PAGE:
I've chosen most of the fabrics, but only a few shapes are cut. They've been arranged and rearranged. And will be again! Who knows where this will end up? So this is a project to finish in the weeks ahead. No pressure. Much of the enjoyment is in the process.
The first photo below has a "borrowed" element from the circles quilt shown at the beginning of this post. I placed it in this design temporarily, but decided it belonged where it was originally intended. Can you find it?
The middle photo below shows a good reflection of how I work... kind of messy, making lots of piles, and requiring a good deal of space.
Since we're talking about circles, here's looking at you, kid! Whose eyes are these?? Stop in later this week and I'll show you who.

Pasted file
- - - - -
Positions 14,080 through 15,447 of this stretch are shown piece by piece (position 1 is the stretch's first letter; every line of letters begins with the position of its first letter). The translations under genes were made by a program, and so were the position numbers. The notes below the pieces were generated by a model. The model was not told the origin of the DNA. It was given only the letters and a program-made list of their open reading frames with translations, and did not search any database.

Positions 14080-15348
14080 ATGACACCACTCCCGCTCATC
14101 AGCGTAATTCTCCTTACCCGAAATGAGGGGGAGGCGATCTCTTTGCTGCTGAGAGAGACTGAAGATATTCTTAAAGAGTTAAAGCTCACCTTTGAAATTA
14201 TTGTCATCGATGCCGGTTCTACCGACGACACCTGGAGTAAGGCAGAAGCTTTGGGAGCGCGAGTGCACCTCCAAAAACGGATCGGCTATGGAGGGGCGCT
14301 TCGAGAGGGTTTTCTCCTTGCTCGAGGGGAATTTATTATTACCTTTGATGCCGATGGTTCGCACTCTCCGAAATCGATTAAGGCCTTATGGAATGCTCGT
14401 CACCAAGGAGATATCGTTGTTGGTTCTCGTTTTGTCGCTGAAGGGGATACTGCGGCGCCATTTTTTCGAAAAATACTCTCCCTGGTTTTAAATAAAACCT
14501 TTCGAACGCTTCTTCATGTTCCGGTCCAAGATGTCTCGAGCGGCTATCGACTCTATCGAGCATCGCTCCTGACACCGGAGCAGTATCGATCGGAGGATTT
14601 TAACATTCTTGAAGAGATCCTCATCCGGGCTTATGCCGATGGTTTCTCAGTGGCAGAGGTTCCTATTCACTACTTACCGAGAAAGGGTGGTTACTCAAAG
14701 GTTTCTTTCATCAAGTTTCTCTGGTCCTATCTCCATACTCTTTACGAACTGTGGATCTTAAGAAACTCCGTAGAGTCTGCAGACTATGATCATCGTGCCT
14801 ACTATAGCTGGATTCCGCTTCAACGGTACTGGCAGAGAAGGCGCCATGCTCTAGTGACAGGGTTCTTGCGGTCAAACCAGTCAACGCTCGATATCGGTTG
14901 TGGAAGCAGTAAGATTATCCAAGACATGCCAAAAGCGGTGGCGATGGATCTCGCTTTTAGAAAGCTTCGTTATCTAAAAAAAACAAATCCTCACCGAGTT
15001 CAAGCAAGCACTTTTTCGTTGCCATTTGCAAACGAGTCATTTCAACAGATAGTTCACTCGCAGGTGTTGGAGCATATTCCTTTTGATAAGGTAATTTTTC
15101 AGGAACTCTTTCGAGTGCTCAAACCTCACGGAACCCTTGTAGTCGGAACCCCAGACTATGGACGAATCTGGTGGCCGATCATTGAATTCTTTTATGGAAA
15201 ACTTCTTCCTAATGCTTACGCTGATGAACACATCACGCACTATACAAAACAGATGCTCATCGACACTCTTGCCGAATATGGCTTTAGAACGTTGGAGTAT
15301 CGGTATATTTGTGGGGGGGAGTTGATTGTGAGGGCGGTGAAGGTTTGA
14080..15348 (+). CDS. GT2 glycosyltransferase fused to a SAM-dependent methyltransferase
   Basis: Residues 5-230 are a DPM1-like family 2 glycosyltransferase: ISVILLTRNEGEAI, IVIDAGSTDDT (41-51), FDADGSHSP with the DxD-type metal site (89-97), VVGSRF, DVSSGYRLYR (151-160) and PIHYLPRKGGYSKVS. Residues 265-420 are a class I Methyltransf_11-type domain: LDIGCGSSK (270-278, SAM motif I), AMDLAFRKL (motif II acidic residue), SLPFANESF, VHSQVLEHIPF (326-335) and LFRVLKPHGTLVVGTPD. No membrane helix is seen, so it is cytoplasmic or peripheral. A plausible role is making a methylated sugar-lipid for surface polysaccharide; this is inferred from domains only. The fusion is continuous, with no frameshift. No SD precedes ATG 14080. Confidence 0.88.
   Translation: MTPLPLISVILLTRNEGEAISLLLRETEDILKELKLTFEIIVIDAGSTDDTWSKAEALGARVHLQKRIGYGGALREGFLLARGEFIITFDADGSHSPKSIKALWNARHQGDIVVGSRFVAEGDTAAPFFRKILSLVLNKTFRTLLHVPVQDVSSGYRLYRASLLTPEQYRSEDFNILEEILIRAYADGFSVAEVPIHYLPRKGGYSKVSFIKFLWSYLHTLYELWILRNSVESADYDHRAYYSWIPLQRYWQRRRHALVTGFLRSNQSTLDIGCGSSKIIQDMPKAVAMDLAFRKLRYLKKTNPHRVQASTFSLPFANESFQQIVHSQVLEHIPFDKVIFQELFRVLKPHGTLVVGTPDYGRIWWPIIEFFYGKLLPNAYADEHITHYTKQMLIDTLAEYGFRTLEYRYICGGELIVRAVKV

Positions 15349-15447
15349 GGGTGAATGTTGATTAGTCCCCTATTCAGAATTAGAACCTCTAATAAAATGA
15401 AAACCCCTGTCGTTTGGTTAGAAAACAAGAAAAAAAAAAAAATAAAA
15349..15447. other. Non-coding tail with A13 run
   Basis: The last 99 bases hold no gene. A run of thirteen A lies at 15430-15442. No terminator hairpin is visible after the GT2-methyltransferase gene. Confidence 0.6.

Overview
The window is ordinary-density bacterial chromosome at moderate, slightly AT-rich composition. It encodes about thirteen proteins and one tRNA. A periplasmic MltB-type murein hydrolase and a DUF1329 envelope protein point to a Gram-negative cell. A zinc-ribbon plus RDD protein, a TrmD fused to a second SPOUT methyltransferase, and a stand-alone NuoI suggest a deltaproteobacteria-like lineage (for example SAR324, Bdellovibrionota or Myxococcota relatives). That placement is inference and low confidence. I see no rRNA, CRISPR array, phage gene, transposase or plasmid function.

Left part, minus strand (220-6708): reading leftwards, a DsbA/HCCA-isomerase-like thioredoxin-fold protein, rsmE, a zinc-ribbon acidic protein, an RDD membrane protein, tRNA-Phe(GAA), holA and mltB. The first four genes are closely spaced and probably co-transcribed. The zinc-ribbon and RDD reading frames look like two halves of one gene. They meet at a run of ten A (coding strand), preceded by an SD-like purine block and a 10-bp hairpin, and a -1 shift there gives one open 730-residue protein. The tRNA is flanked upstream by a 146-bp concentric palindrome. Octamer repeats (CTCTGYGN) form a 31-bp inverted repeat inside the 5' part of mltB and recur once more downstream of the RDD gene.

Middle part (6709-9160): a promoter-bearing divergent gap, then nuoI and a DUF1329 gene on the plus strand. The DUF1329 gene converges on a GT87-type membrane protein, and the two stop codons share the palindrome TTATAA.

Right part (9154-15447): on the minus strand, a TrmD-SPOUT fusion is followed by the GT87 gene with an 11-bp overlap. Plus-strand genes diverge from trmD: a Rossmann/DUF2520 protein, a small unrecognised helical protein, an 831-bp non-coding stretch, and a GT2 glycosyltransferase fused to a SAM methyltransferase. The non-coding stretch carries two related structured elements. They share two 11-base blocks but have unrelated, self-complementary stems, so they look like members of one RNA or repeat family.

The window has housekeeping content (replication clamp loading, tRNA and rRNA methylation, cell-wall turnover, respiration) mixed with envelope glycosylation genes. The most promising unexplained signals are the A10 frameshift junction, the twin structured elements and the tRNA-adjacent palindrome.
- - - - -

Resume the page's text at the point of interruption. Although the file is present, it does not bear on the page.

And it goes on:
As our Stitch Alchemy book study group winds down, a number of the swaps have been completed. This means colorful, exciting mail. Here's what I've recieved in just the past couple of days.
First, there are these strands of Good Fortune Birds. Each participant made three strands of five birds each, sent them to our hostess with a return mailer, and got back three strands made by other group members.
Mine were made by Peggy Wilkinson, from Illinois; Denise Funfsinn, also from Illinois; and Catherine van der Hoeff, from Holland. The birds have glitter, glitz, stitching, stamping, and more surface decoration. They were fun to make, and even more fun to recieve!